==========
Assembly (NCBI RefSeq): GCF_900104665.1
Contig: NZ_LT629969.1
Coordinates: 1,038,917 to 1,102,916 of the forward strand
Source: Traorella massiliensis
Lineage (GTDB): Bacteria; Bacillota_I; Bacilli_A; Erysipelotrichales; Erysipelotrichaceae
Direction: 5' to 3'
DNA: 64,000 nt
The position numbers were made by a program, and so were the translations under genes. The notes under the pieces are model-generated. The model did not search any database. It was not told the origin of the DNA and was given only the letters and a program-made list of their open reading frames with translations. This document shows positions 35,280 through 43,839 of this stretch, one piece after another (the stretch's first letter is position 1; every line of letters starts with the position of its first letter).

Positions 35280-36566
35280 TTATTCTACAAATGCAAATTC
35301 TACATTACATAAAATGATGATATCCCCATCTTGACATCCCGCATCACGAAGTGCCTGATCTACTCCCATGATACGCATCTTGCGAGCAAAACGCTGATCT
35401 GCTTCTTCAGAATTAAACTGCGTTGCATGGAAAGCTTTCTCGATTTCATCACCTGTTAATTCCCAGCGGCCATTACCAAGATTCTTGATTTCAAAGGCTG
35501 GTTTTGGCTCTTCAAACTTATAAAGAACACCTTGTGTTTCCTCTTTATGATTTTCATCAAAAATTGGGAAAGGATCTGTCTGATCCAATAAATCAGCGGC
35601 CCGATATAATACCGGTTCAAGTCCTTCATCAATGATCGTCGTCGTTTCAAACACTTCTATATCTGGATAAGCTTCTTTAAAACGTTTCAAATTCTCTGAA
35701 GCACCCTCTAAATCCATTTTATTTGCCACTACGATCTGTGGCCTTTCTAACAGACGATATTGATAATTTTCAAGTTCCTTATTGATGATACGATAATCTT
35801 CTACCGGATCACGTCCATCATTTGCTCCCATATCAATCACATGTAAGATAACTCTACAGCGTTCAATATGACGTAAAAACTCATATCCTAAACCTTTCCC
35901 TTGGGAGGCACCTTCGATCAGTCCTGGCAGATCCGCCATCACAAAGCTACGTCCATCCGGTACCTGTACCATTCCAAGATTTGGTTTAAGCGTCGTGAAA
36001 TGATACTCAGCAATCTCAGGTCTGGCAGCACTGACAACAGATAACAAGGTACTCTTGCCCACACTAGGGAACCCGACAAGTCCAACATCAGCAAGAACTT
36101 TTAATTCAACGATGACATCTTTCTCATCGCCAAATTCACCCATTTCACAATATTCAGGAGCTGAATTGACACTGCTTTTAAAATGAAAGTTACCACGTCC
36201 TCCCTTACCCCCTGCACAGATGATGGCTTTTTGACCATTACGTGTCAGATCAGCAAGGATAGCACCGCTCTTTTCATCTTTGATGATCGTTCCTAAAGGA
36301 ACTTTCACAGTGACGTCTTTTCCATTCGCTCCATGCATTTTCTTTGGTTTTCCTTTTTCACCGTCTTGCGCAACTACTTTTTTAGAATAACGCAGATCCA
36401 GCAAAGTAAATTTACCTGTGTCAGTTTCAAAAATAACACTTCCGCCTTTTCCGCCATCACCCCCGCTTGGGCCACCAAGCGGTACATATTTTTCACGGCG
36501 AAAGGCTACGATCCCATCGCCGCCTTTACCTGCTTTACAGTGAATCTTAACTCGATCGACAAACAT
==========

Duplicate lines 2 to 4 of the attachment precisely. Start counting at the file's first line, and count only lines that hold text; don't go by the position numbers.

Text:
Contig: NZ_LT629969.1
Coordinates: 1,038,917 to 1,102,916 of the forward strand
Source: Traorella massiliensis